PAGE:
In this blog entry, you again state “Jewish federation and StandWithUs spent an extraordinary $150,000 [opposing I-97].” It would have been extraordinary, if that were what was spent.

    I do not know the specific amount that was billed by the consultant and the attorney. SWU never was involved in the actual hiring or direct management of either. But I do know that the total was less than half the $150,000 that you continue to bring up.

    I also know that you’ve been told this before.

    Given that you state you have inside sources, contacts on the Federation executive committee, you might want to check with them before again making statements that you know are not factually accurate.

    • Richard Silverstein October 22, 2009, 11:21 AM

      The $150,000 figure was offered by the anti-I-97 activists at a Jewish community meeting which you probably attended. Someone who was actually at the mtg. not only told me the figure but had notes to prove it. So if you have problems w. the figure take it up with whoever organized the mtg. at which the figure was mentioned.

      If you disagree then do what any reputable political figure would do & document what was spent & tell us how much it was (it’s prob. available through public records). I have a source for my claim. You won’t provide any. You have plenty of inside sources at the federation who can review the files and get you the answer. If you want to be serious rather than grandstand you’ll correct the record in the only way it can be corrected, factually.

  • Daniel Weiner October 22, 2009, 6:37 PM

    Yet another indication that your grasp of Iran’s history of violent revolution to bring about change is tenous…

    http://www.tnr.com/article/politics/history-violence

    • Richard Silverstein October 22, 2009, 8:36 PM

      There is only one short, general reference in this article from The New Republic to violence being used by Khomeini to bring about the Shah overthrow:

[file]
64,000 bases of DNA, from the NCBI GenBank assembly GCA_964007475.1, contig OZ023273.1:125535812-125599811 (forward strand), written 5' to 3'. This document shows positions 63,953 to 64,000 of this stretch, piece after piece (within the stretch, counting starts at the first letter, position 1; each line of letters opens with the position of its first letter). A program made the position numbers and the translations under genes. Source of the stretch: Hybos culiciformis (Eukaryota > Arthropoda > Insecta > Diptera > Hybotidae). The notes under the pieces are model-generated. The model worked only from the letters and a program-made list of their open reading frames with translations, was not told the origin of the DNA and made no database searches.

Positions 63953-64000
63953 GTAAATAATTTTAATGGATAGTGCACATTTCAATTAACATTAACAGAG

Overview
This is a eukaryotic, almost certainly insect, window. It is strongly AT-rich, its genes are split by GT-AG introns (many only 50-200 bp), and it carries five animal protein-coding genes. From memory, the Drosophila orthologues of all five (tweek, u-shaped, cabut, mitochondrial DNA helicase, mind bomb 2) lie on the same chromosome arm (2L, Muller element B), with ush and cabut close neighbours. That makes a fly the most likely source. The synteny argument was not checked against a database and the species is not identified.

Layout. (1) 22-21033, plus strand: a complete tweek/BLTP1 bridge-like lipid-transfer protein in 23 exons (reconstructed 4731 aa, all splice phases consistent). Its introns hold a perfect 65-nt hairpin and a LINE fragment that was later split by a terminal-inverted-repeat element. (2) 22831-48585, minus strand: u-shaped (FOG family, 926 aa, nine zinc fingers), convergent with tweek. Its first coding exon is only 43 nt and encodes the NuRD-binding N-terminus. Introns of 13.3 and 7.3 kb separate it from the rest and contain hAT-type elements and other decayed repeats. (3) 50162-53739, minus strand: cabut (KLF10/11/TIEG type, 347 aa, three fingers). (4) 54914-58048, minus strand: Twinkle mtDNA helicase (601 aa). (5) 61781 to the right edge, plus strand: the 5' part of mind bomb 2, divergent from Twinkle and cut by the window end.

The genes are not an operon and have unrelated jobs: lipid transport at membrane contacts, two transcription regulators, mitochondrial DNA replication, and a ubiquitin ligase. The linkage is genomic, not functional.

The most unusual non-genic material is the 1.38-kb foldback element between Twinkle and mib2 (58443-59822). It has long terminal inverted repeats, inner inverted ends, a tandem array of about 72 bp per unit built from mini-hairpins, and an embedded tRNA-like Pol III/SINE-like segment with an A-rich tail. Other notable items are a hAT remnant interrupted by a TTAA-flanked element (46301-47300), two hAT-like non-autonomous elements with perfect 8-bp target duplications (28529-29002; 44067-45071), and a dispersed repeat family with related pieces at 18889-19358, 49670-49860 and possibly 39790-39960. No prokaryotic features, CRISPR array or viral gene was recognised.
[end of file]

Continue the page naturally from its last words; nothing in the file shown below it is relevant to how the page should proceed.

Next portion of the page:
Khomeini’s revolutionaries used an array of clever tactics to neutralize the armed forces. Successful attacks on the security forces showed that the regime was vulnerable, and often intentionally provoked government reactions that incited more unrest. Khomeini also ordered his followers to embrace the military rank-and-file and bring them to the revolutionaries’ side through fraternization and propaganda.

      Since the author doesn’t specify what he’s referring to it’s hard to know what sort of ‘attacks’ he means. It’s also impossible to know whether such attacks were common or rare. And most important, TNR is known as a publication that is hostile to Arab nations like Iran and I can’t vouch for the accuracy of any claims made in this article. At any rate, the most commonly accepted view of the Revolution is that it was non-violent. And even if there was violence, this is certainly not what brought the victory of Khomeini & his forces.

      Regarding yout link to a photo showing Kurdish rebels being executed after 1979. Your claim was that “hundreds of thousands” were killed after the Revolution. I do not maintain that great injustices were not done after the Revolution. But you came tenuously close to accusing the Khomeini of crimes against humanity. And I know of no sources other than you and the Mujahadeen al Khalq who make such a wild claim. If those are the sorts of people whose views of Iran you share then that tells us a lot.